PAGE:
An excerpt from the Mindfulness workshop given by Jetsunma Ahkon Lhamo in 1999
In practicing bodhicitta in a mindful and discriminating way, one has to understand first of all the faults of samsaric existence. One has to understand the basic logic if it. If we are giving rise to the aspiration to be of benefit to beings, it only makes sense if we understand why and what the connecting factors are. Otherwise it is just acting.
One of the greatest obstacles I’ve seen, is the current pop religion culture that says, “Everything is perfect; the world is perfect.” So many people are into the idea of seeking happiness that on some level they must realize that there is suffering, because they’re trying to cover up that suffering. They’re trying to affirm it away by saying that suffering doesn’t exist. They tell themselves everything is light and love and suffering doesn’t exist and that’s wonderful, and so the world is a great place. We don’t have to practice compassion, because everything is already blessed and very holy. The world is perfect. Can you hear the superficiality in that? What you need to hear next is what’s really going on in the world because if you’re in that mind state, you haven’t been watching, you haven’t seen.
There is such an extraordinary amount of suffering in all the realms of cyclic existence. In this world alone, just look at the human condition: the extraordinary, unconscionable suffering. How can you look at these people marching out of Kosovo and think that’s perfect? How can you watch children and innocent civilians being torn up, with no understanding as to how this could have happened to them? They are modern people like us. How can you look at that and say everything is love and light; that everything is perfect?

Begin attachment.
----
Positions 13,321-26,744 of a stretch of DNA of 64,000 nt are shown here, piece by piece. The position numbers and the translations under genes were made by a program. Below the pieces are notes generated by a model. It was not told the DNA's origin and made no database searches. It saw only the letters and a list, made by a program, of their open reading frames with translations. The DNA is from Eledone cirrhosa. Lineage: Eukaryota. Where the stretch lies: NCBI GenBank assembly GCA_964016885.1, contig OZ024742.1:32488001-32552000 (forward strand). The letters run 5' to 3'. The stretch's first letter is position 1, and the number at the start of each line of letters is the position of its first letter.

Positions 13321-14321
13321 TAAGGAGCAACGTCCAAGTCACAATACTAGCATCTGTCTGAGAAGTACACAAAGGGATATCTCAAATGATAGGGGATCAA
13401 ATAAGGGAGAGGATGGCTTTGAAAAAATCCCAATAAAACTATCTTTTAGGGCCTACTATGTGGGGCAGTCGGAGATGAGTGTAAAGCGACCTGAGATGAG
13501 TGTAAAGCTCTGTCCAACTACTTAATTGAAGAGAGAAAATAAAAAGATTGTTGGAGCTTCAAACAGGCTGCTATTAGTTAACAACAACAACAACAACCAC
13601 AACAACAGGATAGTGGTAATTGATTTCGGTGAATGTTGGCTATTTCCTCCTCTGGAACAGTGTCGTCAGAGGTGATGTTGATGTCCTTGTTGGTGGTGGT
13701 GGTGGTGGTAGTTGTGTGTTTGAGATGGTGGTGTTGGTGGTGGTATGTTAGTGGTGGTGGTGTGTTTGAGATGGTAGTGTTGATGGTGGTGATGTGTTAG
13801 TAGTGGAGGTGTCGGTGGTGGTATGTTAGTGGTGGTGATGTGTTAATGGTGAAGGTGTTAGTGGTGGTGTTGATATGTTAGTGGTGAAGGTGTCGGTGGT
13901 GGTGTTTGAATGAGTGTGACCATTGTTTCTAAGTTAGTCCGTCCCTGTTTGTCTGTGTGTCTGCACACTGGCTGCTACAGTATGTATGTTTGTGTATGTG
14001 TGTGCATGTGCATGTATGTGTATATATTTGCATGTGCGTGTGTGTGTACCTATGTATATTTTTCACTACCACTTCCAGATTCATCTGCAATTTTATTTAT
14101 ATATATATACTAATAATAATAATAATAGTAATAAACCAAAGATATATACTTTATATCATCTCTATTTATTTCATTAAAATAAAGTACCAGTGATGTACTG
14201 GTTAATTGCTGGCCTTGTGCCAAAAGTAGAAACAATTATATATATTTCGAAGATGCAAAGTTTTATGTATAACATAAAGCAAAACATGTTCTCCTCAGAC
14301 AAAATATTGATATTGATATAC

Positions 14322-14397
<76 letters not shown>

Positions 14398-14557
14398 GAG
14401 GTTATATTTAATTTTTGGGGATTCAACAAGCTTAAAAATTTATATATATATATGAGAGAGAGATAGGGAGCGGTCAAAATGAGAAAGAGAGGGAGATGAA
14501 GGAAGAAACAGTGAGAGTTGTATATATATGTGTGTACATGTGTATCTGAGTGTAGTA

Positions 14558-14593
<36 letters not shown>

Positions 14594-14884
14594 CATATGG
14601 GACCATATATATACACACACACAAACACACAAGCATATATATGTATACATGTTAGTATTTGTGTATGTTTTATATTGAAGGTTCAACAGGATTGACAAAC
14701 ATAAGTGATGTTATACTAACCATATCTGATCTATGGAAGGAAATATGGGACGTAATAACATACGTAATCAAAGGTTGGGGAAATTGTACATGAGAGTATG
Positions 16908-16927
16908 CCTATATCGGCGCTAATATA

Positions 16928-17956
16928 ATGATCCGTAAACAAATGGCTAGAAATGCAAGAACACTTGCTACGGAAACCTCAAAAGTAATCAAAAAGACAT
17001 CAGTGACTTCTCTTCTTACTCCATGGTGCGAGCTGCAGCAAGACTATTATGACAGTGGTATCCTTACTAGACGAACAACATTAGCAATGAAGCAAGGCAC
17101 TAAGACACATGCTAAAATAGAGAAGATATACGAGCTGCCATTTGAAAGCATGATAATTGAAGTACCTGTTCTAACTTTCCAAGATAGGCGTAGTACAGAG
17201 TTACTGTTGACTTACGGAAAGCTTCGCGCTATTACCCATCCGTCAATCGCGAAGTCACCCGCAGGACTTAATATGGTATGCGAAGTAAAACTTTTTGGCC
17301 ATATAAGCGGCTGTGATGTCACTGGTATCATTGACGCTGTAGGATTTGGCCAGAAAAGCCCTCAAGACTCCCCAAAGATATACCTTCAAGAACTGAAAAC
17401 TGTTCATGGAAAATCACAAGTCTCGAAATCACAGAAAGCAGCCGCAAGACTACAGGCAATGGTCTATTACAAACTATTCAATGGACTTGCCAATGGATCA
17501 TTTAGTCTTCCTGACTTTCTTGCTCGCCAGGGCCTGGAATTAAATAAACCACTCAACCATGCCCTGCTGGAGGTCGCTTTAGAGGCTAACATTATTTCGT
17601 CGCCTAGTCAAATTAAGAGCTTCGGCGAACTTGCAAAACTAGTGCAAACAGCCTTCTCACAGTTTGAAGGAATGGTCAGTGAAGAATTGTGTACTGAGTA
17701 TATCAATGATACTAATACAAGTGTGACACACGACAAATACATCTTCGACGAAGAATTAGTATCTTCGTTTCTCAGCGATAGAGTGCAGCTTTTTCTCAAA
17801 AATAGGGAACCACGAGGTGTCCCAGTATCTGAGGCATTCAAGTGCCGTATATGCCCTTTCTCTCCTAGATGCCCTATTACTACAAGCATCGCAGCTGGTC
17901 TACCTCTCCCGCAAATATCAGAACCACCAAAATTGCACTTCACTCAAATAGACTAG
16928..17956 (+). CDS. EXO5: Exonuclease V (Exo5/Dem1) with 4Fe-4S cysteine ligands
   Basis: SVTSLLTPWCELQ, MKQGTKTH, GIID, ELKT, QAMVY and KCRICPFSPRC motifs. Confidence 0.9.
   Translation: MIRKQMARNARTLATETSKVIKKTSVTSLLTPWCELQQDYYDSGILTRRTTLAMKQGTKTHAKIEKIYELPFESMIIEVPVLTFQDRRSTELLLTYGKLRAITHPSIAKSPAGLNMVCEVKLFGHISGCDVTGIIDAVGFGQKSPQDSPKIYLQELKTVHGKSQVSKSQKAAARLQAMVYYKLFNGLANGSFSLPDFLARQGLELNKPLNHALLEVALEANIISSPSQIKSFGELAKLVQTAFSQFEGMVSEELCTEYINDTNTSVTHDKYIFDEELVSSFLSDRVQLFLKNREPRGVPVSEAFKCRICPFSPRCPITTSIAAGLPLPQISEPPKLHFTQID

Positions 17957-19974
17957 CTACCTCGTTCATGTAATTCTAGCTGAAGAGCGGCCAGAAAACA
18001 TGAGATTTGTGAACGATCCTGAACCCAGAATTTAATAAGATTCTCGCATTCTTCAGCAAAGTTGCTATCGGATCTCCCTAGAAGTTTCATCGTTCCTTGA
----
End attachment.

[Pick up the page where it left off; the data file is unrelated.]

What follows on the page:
If you’ve had the good fortune of knowing one person throughout the course of your life, think of all the different ages and stages they’ve gone through. Watch what it’s like to be a child and to go through all the struggles that children go through? It’s tough being a child. They don’t really understand what’s happening to them. They don’t really understand why it is when certain things happen, other things happen. It’s tough being a child. That little brain is forming. It doesn’t work in its entirety yet. And then watch that person grow up to be a teenager. It’s tough being a teenager. It’s awful being a teenager. I remember being a teenager. I don’t think there are words for that! You have all these feelings and your body is all grown up and your head is still childish and nothing works. And then you grow up, and suddenly you’re supposed to be an adult. You don’t feel any different, though, than you did when you were a teenager or a child. You still feel like you don’t understand diddly-squat, and yet suddenly, because you have a child maybe, you’re supposed to be an adult. You think, “Wow, I’ve waited all my life to be an adult. This is great. Now I can vote. I can drink.” Yeah, you can also get up early every morning and go to work. You can also work every single day. You can also have very little fun.